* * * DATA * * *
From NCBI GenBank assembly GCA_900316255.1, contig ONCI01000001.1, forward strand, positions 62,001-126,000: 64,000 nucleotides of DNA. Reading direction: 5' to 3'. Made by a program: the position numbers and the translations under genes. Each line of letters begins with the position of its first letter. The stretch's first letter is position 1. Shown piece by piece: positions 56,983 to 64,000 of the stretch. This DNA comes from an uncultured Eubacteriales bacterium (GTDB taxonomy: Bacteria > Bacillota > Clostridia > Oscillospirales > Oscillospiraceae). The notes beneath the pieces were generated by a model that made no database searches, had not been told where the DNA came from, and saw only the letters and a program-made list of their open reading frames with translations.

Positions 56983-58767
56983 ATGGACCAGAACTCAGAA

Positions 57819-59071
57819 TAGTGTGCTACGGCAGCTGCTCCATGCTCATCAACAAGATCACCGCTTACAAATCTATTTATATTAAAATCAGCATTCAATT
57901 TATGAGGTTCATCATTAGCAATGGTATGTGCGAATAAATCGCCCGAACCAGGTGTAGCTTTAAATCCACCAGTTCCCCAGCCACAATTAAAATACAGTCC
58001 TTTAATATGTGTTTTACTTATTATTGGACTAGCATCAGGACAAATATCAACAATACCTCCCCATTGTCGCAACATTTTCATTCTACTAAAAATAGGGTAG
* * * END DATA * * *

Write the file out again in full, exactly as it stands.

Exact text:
From NCBI GenBank assembly GCA_900316255.1, contig ONCI01000001.1, forward strand, positions 62,001-126,000: 64,000 nucleotides of DNA. Reading direction: 5' to 3'. Made by a program: the position numbers and the translations under genes. Each line of letters begins with the position of its first letter. The stretch's first letter is position 1. Shown piece by piece: positions 56,983 to 64,000 of the stretch. This DNA comes from an uncultured Eubacteriales bacterium (GTDB taxonomy: Bacteria > Bacillota > Clostridia > Oscillospirales > Oscillospiraceae). The notes beneath the pieces were generated by a model that made no database searches, had not been told where the DNA came from, and saw only the letters and a program-made list of their open reading frames with translations.

Positions 56983-58767
56983 ATGGACCAGAACTCAGAA

Positions 57819-59071
57819 TAGTGTGCTACGGCAGCTGCTCCATGCTCATCAACAAGATCACCGCTTACAAATCTATTTATATTAAAATCAGCATTCAATT
57901 TATGAGGTTCATCATTAGCAATGGTATGTGCGAATAAATCGCCCGAACCAGGTGTAGCTTTAAATCCACCAGTTCCCCAGCCACAATTAAAATACAGTCC
58001 TTTAATATGTGTTTTACTTATTATTGGACTAGCATCAGGACAAATATCAACAATACCTCCCCATTGTCGCAACATTTTCATTCTACTAAAAATAGGGTAG